Darkwalker on Moonshae

Darkwalker on Moonshae

Will the Balance of the Goddess, and the peace of the Ffolk, be destroyed by the Kazgaroth?Only Tristan Kendrick, troubled heir to the legacy of the High Kings, can rally the diverse people and creatures of the Isles of Moonshae to halt the spread of darkness...On the side of Evil: a relent army of giant Firbolgs, dread Bloodriders, and preternatural incarnations of the Beast.On the side of Good: an uneasy alliance of halflings and dwarves, sister knights, bards and druids, and the powerful children of the Goddess--the Leviathan, the Unicorn and the Pack.

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The first Forgotten Realms novel published by TSR (although the tenth or eleventh D&D novel, following the first two Dragonlance trilogies and some Greyhawk books; and Quag Keep, if you want to include that).

The End of the Beginning of the End Wizards of the Coast (formerly TSR) have ended their long run of Forgotten Realms novels in 2017. With the advent of their Red Box, ADnD 2nd edition, Dragonlance modules, Corebooks and novels, TSR was in full swing and was a money making machine. Douglas Niles was hired on to create a world for a new branch, TSR UK edition. Douglas had a fleshed out world, playable module with a ton of adventure ideas and two half written books, ready to go. His module was well received and reviewed so his half written books got the green light. This book was largely written to flesh out his creation of the isles, explore areas and show the possible campaigns one could have by playing his module. There's lots of adventure hooks here for people who did play at the time. He started playing DnD because she gifted him a module.

In May 1987, the first novel set in the new Forgotten Realms world was published. Darkwalker on Moonshae by Douglas Niles was a tremendous book at least, thats what I thought when I read it several times as a teenager. The book tells the tale of Tristan, the prince of a small kingdom on the Moonshae Isles, and his friends as they deal with the rise of a monstrous beast, Kazgaroth, that intends to destroy the land and the Earthmother, the goddess of their people. The setting was originally created by Ed Greenwood as a place to write short fiction in, and became the setting he set his campaign of the new Dungeons & Dragons game. The actual Forgotten Realms Campaign Set wouldnt come out until August 1987. It doesnt really appear anywhere else in the Realms, as far as Im aware.) Ultimately, despite its flaws, Darkwalker on Moonshae is an entertaining tale, and one I enjoyed rereading.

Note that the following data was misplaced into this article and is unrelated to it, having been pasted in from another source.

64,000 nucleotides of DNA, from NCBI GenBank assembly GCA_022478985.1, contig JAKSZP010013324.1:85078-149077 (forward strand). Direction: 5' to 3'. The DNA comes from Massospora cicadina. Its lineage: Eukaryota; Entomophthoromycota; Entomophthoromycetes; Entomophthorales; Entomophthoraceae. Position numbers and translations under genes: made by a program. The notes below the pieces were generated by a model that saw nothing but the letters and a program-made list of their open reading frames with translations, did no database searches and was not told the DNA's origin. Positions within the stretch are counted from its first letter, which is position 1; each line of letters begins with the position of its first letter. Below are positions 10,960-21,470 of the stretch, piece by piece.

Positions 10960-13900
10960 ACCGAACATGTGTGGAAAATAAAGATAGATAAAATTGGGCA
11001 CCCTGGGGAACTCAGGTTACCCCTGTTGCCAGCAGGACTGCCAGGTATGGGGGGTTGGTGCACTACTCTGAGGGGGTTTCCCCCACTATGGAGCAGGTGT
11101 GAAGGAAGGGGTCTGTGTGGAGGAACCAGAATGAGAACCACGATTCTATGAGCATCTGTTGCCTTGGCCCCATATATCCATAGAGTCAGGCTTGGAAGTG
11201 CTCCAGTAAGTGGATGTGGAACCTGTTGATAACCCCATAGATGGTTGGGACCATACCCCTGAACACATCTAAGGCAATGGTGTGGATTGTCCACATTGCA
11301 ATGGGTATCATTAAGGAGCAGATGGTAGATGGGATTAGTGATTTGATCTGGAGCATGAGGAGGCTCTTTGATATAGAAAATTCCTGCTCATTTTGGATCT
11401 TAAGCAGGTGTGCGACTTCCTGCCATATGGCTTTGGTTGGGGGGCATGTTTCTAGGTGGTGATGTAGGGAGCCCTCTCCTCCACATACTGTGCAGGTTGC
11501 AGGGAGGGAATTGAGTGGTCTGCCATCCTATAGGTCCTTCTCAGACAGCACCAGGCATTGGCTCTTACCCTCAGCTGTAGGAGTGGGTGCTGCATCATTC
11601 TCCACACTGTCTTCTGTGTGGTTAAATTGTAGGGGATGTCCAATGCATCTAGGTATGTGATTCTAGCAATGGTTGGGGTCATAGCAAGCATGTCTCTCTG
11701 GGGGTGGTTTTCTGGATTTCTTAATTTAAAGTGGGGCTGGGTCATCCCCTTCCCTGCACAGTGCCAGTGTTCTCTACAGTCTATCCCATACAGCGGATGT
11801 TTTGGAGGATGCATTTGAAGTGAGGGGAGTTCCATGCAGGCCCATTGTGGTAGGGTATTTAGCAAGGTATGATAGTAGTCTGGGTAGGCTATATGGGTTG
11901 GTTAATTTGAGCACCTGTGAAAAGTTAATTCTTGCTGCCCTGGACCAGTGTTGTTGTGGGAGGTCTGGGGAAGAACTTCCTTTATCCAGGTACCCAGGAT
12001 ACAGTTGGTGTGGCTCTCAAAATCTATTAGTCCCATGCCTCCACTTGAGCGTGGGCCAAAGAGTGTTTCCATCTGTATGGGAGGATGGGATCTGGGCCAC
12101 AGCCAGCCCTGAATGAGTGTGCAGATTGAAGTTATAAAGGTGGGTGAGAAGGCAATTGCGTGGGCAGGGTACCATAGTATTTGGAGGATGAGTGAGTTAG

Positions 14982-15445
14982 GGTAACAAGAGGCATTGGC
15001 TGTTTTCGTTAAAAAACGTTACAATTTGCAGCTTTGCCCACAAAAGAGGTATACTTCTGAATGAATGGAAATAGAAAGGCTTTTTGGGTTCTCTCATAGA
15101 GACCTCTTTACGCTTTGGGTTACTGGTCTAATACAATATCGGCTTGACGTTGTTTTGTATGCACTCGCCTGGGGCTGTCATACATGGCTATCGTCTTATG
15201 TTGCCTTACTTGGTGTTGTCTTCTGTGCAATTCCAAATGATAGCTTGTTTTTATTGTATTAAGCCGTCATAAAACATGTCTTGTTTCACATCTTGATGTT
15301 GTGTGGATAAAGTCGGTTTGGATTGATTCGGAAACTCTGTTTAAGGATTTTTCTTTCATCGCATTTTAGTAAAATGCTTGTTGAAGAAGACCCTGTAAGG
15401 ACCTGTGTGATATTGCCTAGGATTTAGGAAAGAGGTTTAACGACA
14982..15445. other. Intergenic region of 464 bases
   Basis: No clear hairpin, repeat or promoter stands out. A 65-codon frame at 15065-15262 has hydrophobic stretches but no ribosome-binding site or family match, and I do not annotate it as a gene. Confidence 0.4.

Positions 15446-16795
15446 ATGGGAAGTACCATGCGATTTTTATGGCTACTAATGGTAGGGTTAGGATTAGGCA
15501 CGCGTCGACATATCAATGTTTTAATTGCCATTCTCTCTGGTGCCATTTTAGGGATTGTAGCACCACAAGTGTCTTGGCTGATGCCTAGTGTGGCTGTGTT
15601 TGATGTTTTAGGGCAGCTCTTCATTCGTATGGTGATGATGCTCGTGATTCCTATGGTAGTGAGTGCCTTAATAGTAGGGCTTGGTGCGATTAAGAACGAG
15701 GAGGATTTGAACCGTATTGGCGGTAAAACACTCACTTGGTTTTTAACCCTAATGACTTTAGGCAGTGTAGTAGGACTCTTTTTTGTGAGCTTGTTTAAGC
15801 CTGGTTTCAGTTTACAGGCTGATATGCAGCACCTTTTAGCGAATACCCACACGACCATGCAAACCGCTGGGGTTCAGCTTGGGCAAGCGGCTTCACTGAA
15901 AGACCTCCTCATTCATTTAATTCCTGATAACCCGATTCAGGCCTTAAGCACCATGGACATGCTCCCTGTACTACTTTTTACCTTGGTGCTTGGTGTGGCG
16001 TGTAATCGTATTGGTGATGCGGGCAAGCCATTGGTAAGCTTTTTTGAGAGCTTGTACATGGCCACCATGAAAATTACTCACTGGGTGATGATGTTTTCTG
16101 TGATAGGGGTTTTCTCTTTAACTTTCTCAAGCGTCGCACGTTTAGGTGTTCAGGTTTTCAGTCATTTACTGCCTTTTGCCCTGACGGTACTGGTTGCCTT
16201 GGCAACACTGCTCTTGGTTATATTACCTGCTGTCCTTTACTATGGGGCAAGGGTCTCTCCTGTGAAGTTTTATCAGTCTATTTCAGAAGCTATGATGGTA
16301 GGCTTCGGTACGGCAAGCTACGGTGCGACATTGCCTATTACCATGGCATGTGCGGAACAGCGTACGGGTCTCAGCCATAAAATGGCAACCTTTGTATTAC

but if you're reading Forgotten Realms novels, that's not what you're looking for anyway.

Prince Tristan must rally his people against the threat of this ancient evil even as the Goddess sends her own children to combat the threat. The first Forgotten Realms novel ever published, Darkwalker on Moonshae draws on Celtic-inspired mythology. Apparently the novel was originally written for a different setting and the refitted to the Realms, and it shows. In places its surprisingly violent for a Forgotten Realms novel, with whole villages being put to the sword and rape alluded to, if not described. By the way, the Firbolg as described in Darkwalker on Moonshae are more like verbeeg or ogres than the magically powerful giant-kin described in the second edition Monstrous Manual. Though not terribly well written or greatly original, Darkwalker on Moonshae is a very successful entry point to the Forgotten Realms courtesy of its vivid worldbuilding and the sheer sense of mythology that permeates the novel. The sequel to Darkwalker on Moonshae, Black Wizards, was released in 1988 and is the third book on this epic journey across the Realms.

It has two of the great battle scenes in fantasy. I think that Darkwalker would be a great movie script.

Darkwalker on Moonshae, although it is a D&D book in the Forgotten Realms world, stands out as a brilliant modern re-imagining of Celtic myth and legend. As such, it reads much more like a stand-alone fantasy than part of a D&D world.

My erratic reading patterns stopped me enjoying this book as much as it deserved, although it wasnt deserving enough that I ever wanted to drop what I was doing to pick up the tale in favour of something else.